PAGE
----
We will respond to Professor Hargreaves’ remarks in a subsequent post.


International lawyer-turned-photographer Simon Crofts has dealt with this clearly and succinctly on his blog. His verdict: “Hargreaves orphan works proposals couldn’t work”. Stop43 agrees with his opinion and the reasoning behind it.


Professor Hargreaves says:

‘Paul has also suggested in the Stop 43 response that anything not registered with the DCE will become orphan. That’s the opposite of what the review says. I have proposed a means of guaranteeing against orphaning. Nobody would be obliged to take it up, but it’s simply perverse to construe this as Paul does.’

Whilst the DCE will in practice guarantee against orphaning, it will foster the idea that any IP not registered can be assumed to be orphan, and even if it is not can be treated as such, as Simon Crofts says:

‘Yes, I know that strictly speaking, unregistered works would still have copyright attached to them. But that right would be worth little. A copyright owner would only be able to enforce copyright protections where they could prove that the person wanting to use the work knew who the owner of the image was and went ahead anyway. Otherwise, that person would be fully entitled to pay £1 and use the image as they wished. If the owner of the image found out, they could claim no damages at all for the use up to that date (except, perhaps, for claiming the £1). Yes, they would then be entitled to negotiate a licence for future use, in practise that would very rarely happen. The state sponsored copyright thief would simply move on to the next £1 image.’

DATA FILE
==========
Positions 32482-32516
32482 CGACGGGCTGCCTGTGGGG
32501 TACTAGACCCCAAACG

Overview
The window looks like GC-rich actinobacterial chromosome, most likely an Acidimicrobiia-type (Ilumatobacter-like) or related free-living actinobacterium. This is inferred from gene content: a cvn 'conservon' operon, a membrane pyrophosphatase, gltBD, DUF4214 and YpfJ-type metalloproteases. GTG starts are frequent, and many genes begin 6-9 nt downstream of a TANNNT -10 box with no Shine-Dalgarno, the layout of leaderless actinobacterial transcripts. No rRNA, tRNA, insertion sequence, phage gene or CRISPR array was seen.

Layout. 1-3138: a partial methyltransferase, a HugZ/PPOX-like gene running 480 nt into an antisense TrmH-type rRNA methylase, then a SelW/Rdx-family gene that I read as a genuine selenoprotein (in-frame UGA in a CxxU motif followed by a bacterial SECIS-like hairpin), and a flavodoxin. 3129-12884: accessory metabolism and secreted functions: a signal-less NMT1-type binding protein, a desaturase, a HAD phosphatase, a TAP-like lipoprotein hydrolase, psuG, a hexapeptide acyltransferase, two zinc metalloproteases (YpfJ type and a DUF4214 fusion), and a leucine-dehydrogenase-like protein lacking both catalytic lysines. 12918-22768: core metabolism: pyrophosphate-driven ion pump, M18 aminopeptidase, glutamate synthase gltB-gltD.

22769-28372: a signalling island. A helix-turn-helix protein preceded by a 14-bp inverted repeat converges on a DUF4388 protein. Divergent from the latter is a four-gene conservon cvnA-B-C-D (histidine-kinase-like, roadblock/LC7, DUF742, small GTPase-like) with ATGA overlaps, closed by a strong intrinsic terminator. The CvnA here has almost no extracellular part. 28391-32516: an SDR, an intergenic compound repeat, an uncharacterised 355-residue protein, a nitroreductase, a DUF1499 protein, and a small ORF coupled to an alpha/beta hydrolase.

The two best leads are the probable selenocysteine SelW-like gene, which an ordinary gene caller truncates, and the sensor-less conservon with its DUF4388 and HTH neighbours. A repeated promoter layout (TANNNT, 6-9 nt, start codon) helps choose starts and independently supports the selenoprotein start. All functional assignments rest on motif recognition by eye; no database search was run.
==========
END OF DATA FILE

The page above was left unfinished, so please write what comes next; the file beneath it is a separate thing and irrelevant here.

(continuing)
‘The real practical effect of Hargreaves’ proposals would be to remove copyright for unregistered works as far as UK law is concerned in all but name, except in the few cases where the copyright owner could really and positively prove that the person using the image couldn’t possibly have not known their identity.’

This is the case in the USA, where few lawyers will consider taking on a case in which the infringed IP is not registered.

Stop43’s National Cultural Archive proposal would circumvent these problems by not allowing commercial use of orphan works, which removes the expense of administering commercial orphan works licences; and by having no submission or research fees, encouraging the maximum participation. The NCA would be effective in reuniting parents and orphans, and in generating licensing transactions, but it would not be not essential to take part for the purposes of copyright protection and so would not discriminate against creators outside the UK or those in the UK whose work is not part of the NCA. Therefore, the NCA as we envisage it would not breach Berne, or TRIPS, or cause market distortion.